Truths About Hospice
What is hospice and palliative care?
Reality: Most often, hospice care is given in a patient’s home. However, we can provide hospice care in any environment in which a person lives, including residential care facilities, nursing homes, or assisted living facilities.
Myth: All hospice programs are the same.
Reality: All licensed hospice care providers must offer certain services, but the range of support in each program is different. A lot of the nation’s hospice care providers hire contract nurses. We don’t. Our staff has experience caring for hospice patients.
Myth: Hospice is only for cancer patients.
Reality: Our patients who receive hospice care suffer from various illnesses, including Alzheimer’s disease or dementia, congestive heart failure, chronic lung disease, or other conditions.
Myth: Hospice is just for the patient.
Reality: Hospice focuses on providing comfort, emotional support, dignity, and quality of life to not only patients, but their caregivers and family members as well.
Myth: A patient needs Medicare or Medicaid to afford hospice services.
Reality: Most HMOs, private insurance plans, and other managed care organizations offer cost coverage for hospice care.
Myth: A physician is the one who makes the decision that a patient needs hospice care and which agency should administer that care.
Reality: Physicians can recommend care, but those decisions ultimately are that of the patient. In some cases, it is the right of the person who holds power of attorney over the patient.
Myth: Patients can't return to traditional medical treatment once starting hospice care.
Reality: Patients can stop hospice care at any time. If a patient’s condition improves, he or she can return to curative measures, if he or she wishes to do so. If a patient wants to continue hospice care, most insurance organizations allow readmission.
Myth: Hospice provides 24-hour care.
Reality: The hospice team, CNA, nurse practitioners, doctors, nurses, chaplains and social workers) visit patients on a regularly scheduled basis. However, you can reach our staff all day, every day, for support and care.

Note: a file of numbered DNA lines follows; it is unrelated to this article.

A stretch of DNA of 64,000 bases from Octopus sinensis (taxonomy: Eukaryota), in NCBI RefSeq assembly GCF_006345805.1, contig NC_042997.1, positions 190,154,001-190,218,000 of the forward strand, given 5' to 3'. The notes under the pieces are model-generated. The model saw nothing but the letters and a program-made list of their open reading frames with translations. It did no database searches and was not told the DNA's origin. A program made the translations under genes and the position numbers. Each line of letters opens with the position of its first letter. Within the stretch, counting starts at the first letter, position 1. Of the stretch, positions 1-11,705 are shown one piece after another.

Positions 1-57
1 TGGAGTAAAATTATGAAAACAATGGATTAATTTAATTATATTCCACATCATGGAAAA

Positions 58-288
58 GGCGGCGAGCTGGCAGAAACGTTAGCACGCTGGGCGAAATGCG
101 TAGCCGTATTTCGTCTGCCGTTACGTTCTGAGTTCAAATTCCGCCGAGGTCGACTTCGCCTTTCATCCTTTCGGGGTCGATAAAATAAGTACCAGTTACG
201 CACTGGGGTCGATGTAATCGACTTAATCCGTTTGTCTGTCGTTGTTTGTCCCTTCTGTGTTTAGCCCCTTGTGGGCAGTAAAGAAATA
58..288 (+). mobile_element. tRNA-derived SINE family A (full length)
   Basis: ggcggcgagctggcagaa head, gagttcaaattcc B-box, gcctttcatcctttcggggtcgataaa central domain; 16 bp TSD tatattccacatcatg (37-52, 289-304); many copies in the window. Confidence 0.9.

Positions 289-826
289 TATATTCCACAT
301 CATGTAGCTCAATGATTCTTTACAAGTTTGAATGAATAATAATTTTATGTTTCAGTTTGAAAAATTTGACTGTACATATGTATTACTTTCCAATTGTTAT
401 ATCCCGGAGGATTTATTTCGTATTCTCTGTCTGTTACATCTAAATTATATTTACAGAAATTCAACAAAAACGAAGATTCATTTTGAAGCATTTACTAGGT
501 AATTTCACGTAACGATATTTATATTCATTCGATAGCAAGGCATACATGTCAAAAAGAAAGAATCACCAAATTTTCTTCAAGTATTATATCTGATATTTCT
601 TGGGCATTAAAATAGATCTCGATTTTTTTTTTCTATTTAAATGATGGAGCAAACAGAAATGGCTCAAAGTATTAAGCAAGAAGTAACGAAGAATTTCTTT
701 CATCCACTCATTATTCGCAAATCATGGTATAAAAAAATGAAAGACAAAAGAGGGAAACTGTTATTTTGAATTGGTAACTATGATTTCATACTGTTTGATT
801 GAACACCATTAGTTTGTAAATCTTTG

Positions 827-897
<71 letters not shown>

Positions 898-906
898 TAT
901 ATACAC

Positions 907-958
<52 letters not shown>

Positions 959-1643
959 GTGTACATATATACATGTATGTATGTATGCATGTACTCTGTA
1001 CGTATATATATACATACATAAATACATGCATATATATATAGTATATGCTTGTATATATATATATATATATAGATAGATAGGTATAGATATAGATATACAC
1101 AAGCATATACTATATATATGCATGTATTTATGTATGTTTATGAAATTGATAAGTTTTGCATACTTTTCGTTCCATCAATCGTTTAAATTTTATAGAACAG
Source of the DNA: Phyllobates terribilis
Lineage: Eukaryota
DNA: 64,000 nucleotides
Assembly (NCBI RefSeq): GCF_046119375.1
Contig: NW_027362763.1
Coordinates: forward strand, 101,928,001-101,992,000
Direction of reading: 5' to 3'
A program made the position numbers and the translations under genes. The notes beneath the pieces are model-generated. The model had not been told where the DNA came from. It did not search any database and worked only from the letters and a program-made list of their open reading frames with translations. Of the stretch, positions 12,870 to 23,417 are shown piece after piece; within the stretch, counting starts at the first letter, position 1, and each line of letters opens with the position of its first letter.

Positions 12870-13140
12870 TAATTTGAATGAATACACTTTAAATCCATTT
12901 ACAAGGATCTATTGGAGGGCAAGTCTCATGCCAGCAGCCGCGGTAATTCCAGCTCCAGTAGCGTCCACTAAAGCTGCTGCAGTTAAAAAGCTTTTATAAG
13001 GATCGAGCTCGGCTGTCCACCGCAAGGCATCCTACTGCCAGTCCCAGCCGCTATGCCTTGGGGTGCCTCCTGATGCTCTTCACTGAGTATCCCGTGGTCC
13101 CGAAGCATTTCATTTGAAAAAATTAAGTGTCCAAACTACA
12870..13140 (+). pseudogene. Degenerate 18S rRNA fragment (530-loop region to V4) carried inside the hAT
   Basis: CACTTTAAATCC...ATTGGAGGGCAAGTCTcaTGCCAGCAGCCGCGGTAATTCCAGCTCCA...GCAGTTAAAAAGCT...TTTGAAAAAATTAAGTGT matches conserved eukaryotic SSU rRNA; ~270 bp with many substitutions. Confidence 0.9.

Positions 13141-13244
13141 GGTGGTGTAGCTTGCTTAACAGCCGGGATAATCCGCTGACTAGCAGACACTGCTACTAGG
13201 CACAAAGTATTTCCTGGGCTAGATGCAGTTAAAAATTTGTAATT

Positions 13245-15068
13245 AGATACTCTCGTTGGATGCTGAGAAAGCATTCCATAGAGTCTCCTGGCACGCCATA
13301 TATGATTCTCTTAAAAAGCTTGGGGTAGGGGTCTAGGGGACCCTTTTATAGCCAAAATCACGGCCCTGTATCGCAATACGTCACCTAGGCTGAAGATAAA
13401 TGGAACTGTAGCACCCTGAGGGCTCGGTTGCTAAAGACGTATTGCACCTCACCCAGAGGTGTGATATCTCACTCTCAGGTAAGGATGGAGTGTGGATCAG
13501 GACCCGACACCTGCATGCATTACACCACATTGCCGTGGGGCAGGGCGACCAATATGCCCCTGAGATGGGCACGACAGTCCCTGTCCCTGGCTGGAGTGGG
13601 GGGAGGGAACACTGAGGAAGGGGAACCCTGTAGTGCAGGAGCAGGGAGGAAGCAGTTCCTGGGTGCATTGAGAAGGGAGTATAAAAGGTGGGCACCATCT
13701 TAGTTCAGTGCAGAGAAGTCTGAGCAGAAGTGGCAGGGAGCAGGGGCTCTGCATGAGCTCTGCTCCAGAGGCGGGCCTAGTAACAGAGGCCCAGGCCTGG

Myth: Hospice signifies that the patient will soon die.
Reality: Do not give up hope just because you have started to receive hospice care. The sooner you start hospice care, the more opportunity there is to stabilize your medical condition and prolong a quality life.
Myth: Patients' hospice care has a time limit.
Reality: Most companies provide payments for hospice as long as a doctor deems it necessary and the patient meets the criteria. Patients may also discontinue hospice care and re-enroll as needed.
Myth: After six months, patients are no longer eligible for Medicare coverage of hospice.
Reality: Medicare requires hospice beneficiaries to have a life expectancy of six months or fewer. However, if the patient does live through the first six months of care, he or she can continue receiving hospice care, as long as the physician recertifies that the patient is suffering from a terminal illness. Medicare, Medicaid, and other commercial and private insurances cover hospice services for any period of time, provided the patient meets the criteria.
Myth: Once a patient chooses to enroll in hospice care, he or she no longer can receive treatment from the primary care physician.
Reality: Hospice values the relationship between patients and their physician. Hospice coordinates with the patient’s doctor and considers their relationship a priority.
Myth: To receive hospice care, a patient must be bedridden.
Reality: Hospice care is available to any patient dealing with an advanced, serious illness, regardless of the patient’s physical status.
Many hospice patients still lead productive and rewarding lives. Patients, their families and physician can work together to choose when to start hospice care.
Myth: Hospice means giving up hope.
Reality: Sometimes, patients and their family members focus on the loss of a life rather than the possibilities during time that remains. Hospice helps patients realize all they can do with their time left.